Things are happening in all these areas. But the bottom line is the pressures are building up to the point where we are on a downward trajectory. So the Australian and the Queensland governments are working together on many fronts to address these issues, but other pressures are increasing, and the cumulative impact of all these pressures means the health of the reef is declining.

That is very bad news for a World Heritage site and a reef which has iconic status for people all around the world?

Absolutely. There is no other world heritage site that has more biodiversity than the Great Barrier Reef, just because of its sheer size. If it was put on the coast of the US it would stretch from the Canadian border all the way down to Mexico. It also stretches from the coast out to the very deep ocean. Within this we have amazing biodiversity and we have an obligation to protect that for the world. I'm not saying all of this is totally threatened. The reports say the northern reef is actually reasonably healthy. But the southern two-thirds in particular the inshore coastal area, is really suffering from these activities. So these are the areas where we have to improve on in our management.

Australien Meeresschutzgebiet Great Barrier ReeSepia kobiensis, another of the weird and wonderful inhabitants of the World Heritage marine site. Breitkeulen-Sepia
Sepia kobiensis, another of the weird and wonderful inhabitants of the World Heritage marine site.Image: imago/OceanPhoto

UNESCO has indicated that that status could be threatened by developments such as the dredging for the coal port. How much influence does this have?

Australia is a signatory to the World Heritage Convention, so if the site was to be listed on the World Heritage endangered list at next year's meeting in Germany, which would be very important. The tourism industry would not be at all happy. But that endangered list is not a "forever" label. Many sites which are put on the list then manage to come back off it. However, it would indicate international concern. Because it's an internationally iconic area, it's an issue for everyone in the world that we try to protect it for future generations. This might mean some changes to the way we do things, and some greater restrictions.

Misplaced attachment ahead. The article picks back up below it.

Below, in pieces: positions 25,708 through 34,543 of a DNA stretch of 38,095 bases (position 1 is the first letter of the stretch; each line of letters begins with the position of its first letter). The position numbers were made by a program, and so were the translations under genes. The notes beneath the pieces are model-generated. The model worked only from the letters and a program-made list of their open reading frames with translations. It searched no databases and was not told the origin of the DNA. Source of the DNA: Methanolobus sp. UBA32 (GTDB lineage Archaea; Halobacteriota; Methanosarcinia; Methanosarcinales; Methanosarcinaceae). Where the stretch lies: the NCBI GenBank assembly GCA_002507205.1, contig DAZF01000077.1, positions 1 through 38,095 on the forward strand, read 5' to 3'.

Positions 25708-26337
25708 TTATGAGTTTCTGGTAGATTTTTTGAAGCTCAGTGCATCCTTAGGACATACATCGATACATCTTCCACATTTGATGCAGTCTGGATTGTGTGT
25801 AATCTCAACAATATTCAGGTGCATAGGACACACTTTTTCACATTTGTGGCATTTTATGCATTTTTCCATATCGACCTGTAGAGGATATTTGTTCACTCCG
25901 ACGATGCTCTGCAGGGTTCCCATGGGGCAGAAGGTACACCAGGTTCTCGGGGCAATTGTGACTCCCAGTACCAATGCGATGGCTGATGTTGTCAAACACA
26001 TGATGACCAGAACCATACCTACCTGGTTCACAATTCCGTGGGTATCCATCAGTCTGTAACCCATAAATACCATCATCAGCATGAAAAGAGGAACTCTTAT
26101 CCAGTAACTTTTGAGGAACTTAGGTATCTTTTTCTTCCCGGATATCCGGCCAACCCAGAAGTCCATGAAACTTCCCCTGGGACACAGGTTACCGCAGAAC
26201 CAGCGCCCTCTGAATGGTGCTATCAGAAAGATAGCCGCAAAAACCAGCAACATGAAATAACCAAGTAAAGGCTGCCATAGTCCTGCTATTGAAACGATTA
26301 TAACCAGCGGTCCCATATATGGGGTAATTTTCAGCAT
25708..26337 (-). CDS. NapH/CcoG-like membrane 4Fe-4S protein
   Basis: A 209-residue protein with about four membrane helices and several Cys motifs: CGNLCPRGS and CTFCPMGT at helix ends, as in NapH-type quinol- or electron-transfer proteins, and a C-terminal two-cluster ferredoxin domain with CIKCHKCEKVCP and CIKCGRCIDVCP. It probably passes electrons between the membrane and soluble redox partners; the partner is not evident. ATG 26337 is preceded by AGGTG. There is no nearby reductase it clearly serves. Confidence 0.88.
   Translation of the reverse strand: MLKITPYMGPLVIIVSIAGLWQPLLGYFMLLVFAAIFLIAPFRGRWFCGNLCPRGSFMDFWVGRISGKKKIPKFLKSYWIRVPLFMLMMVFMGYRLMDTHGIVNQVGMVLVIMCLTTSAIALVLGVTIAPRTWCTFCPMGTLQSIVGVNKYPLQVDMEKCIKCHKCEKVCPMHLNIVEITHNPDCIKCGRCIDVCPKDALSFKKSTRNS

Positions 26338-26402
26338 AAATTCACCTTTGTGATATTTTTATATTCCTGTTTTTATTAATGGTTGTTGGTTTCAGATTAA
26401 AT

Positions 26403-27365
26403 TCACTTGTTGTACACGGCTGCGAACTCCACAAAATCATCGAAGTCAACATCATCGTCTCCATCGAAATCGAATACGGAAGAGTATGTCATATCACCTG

You mentioned that one threat to the reef comes from climate change. At the same time, this latest port expansion activity is to support the development of the greenhouse gas producing coal industry in Australia. Is there not a contradiction there?

I think you've struck a very important point. I'll have to leave that to the politicians. But this point has been raised by a number of NGOs. With regard to climate change, some people say: “that's not happening yet”, yet we can actually see evidence in the Great Barrier Reef of climate change impacts right now. Take the turtles that nest on the beaches. The sex of the offspring is determined by the temperature of the sand. Research is showing that the increasing sand temperature means within 20 years we are likely to have a complete feminization of the turtle population in the northern barrier reef.

Another example is the amount of extreme weather or cyclones. In the last six to eight years we've had a number of very intense cyclones crossing the reef, with major impacts. Now this is not an unnatural event, but what we are seeing is much greater frequency and intensity of the cyclones than we've ever seen in the past. So climate change is definitely happening, we know it's going to get worse. The issue of acidification will have a huge impact on many species and habitats. These are things we know are happening, and are likely to increase, yet we are not taking them into account in making our decisions today.

Jon Day recently resigned as Director of Heritage Conservation at the Great Barrier Reef Marine Park Authority.